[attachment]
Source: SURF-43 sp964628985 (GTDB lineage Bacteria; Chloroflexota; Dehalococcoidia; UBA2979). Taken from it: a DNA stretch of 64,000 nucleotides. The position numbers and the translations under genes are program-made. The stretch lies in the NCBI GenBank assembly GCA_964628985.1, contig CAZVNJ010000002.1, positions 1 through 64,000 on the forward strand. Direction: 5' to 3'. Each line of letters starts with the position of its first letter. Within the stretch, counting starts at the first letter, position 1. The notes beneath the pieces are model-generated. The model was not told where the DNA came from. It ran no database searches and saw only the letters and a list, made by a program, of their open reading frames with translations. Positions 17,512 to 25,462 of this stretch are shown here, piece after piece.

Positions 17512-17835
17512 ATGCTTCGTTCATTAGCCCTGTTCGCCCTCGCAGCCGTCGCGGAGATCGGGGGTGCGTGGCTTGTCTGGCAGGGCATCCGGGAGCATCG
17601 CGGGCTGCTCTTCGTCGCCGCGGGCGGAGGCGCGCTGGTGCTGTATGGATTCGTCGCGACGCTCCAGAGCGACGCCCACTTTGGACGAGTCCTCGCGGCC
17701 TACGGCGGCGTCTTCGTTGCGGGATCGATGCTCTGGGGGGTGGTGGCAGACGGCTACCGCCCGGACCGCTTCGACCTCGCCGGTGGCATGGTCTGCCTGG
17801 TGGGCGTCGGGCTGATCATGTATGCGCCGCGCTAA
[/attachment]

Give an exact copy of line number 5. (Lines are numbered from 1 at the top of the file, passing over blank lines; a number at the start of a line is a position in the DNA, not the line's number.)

17701 TACGGCGGCGTCTTCGTTGCGGGATCGATGCTCTGGGGGGTGGTGGCAGACGGCTACCGCCCGGACCGCTTCGACCTCGCCGGTGGCATGGTCTGCCTGG